By Kyle Munzenrieder
By Kyle Munzenrieder
By Terrence McCoy
By Jeff Weinberger
By Ryan Yousefi
By Chuck Strouse
By Terrence McCoy
By Terrence McCoy
Guillermo Vargas Martinez, a reporter for the WSCV-TV news program Ocurri cents Asi, met with prisoner Alicia De Jesus L centspez in the library of the Dade County Jail on April 7. As Vargas listened in rapt silence, L centspez, a 38-year-old Honduran immigrant awaiting trial for first-degree murder, described how she had brutally murdered her lover A on the very day she was to have buried her recently deceased husband. It was the sort of interview tabloid television reporters dream about. And it was all captured on videotape.
Ocurri cents Asi, a Spanish-language show specializing in sensationalism, had planned to air the segment two weeks ago. (The program, produced by the Telemundo network and aired locally on Channel 51, made national headlines earlier this year when it broadcast footage of a man gunning down his ex-wife in a North Lauderdale cemetery in January.) But with the intervention of the Dade Public Defender's office, the tape has instead detonated a far-reaching legal feud that pits the rights of the press against the rights of a criminal defendant. Telemundo has been legally prohibited from airing the tape until the Third District Court of Appeal rules on the matter, which could take more than a month.
The case began this past August, when Alicia L centspez called Hialeah police to inform them that she had killed her lover the night before; she wanted police to pick up the body and she wanted them to hurry, she said, because she was already running late for her husband's funeral.
The request sounded crazy. But when officers arrived at L centspez's small apartment complex on Palm Avenue, they quickly located the corpse of Antonio Juarez on the bed he and L centspez shared. Neighbors confirmed for police that L centspez's husband had died a week earlier, of natural causes. They also informed officers that the suspect had a history of psychiatric problems, which had flared since her spouse's passing.
As police cordoned off the apartment, L centspez herself sat nearby, smoking Marlboro cigarettes and describing the killing to police officer Frank Caldara, who later gave a sworn statement. She and Juarez fought, especially when he drank. He had been verbally abusive to her the night before. She had left him dozing, gone to a nearby apartment, returned with a large hunting knife, and fatally stabbed him as he slumbered. This was the same story L centspez calmly had relayed to neighbors earlier that day. She even pointed out to Caldara the abandoned lot where she had disposed of the murder weapon.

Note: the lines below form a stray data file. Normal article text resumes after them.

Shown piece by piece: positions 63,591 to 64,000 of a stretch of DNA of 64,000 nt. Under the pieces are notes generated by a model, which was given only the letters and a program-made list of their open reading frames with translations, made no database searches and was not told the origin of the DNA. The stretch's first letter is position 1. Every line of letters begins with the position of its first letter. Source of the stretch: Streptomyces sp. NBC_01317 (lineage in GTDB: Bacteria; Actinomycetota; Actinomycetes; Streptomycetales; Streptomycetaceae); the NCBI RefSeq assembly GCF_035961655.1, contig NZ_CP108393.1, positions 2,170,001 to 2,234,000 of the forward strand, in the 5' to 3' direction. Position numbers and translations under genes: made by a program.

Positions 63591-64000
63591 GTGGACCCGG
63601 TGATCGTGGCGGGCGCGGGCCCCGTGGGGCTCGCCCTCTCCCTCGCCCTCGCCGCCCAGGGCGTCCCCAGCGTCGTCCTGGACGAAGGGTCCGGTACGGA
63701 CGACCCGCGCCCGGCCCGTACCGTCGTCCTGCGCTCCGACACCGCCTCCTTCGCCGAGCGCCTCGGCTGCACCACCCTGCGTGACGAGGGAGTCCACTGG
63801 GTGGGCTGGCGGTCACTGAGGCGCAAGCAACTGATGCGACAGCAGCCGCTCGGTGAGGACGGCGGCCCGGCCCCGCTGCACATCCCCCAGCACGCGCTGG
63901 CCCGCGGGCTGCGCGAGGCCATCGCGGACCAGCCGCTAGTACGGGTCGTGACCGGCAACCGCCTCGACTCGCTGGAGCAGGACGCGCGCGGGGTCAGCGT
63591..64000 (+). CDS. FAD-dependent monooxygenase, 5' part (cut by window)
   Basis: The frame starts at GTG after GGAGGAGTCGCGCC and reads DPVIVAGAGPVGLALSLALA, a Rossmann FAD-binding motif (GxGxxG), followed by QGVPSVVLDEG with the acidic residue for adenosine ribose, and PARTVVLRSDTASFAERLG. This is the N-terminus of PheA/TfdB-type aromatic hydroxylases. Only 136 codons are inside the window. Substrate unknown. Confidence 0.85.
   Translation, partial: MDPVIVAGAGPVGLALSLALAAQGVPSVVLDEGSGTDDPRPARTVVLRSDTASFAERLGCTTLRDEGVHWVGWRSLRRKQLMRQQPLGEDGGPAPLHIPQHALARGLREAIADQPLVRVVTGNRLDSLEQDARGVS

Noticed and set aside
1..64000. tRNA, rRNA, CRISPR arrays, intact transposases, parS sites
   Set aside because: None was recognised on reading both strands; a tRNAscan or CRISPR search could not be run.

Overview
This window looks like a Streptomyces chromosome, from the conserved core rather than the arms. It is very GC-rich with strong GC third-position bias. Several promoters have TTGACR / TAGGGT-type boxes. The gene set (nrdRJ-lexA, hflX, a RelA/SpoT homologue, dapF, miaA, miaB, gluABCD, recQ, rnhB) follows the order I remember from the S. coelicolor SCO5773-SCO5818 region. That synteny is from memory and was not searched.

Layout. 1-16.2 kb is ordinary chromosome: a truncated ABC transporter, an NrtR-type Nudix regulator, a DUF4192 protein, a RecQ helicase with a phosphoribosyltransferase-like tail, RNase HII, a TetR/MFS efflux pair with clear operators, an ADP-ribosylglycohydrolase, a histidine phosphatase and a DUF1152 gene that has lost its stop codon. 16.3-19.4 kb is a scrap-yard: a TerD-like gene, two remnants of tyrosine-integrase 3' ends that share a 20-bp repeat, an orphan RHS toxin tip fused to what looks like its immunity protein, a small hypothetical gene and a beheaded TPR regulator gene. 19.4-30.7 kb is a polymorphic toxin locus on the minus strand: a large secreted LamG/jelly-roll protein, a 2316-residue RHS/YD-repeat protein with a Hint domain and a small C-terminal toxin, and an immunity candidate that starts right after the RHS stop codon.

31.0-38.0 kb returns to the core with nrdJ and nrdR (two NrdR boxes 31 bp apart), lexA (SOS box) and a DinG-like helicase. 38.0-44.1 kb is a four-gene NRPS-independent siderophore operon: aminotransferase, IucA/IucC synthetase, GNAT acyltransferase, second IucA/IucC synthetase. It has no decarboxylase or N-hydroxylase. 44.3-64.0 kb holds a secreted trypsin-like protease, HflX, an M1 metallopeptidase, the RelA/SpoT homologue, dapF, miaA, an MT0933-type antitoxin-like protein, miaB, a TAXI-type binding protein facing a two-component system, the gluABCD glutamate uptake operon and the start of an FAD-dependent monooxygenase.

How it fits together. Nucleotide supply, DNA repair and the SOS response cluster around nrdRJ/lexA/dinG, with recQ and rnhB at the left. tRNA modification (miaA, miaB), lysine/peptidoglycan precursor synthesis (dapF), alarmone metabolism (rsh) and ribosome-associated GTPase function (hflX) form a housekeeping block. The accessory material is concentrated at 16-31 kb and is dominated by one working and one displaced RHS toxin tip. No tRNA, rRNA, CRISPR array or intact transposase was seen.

L centspez was jailed and indicted in early September for first-degree murder, a capital offense. At arraignment her public defender entered a plea of not guilty by reason of insanity. A court-appointed psychologist evaluated L centspez and rendered the opinion that she was likely a schizophrenic who was insane at the time of the killing.
Were it not for tabloid television's appetite for gore, L centspez might have been left to await her trial in virtual anonymity. But when Ocurri cents Asi producers got wind of the murder, they sought to interview L centspez at the Dade County Jail. This past December reporter Vargas called the Dade County Department of Corrections Public Affairs Bureau to request an interview with the prisoner. L centspez consented, but Vargas had to cancel that meeting because he could not find a cameraman. In March Vargas called to reschedule. Again L centspez acceded and three weeks ago she met with the reporter.
The results of that meeting were to have aired April 12. But on April 8, Vargas called L centspez's public defender, Manny Alvarez, for comment about the case. He informed Alvarez that Channel 51 planned to air excerpts of L centspez's videotaped confession the following week.
The public defender hit the roof. Within hours he had filed an emergency motion contending that by broadcasting the segment, Telemundo would trample L centspez's Sixth Amendment right to a fair and impartial trial. It would be difficult, he argued, to empanel impartial Latin jurors if much of Dade's Latin community already had watched his client confess to the crime on TV. (Telemundo officials proudly note that their network reaches 85 percent of the nation's Hispanic homes.)
Alvarez's motion also assailed Telemundo for "taking advantage of a defendant who is a foreign national unfamiliar with the legal system and who has a history of psychiatric problems" and chided corrections officials for acting as "proxy attorneys to advise defendants as to whether they should completely divest themselves of their constitutional rights and give lurid confessions to television reporters." Alvarez characterized the confession as "illegally obtained" A a contention that might later be used to combat any attempt by prosecutors to introduce the Telemundo tape as evidence at L centspez's trial.
Given the sweeping powers of the First Amendment, the bid to block a media outlet from airing information already in its possession was a bold maneuver. The landmark case involving so-called prior restraint was the 1971 Pentagon Papers controversy, in which the U.S. Supreme Court eventually ruled that the New York Times could publish information detailing the origins of the Vietnam War, even though Pentagon officials had deemed the material "top secret." In 1990, however, Judge William Hoeveler issued the opposite ruling, when he temporarily barred Cable News Network (CNN) from broadcasting taped discussions between deposed Panamanian dictator Manuel Noriega and his lawyer.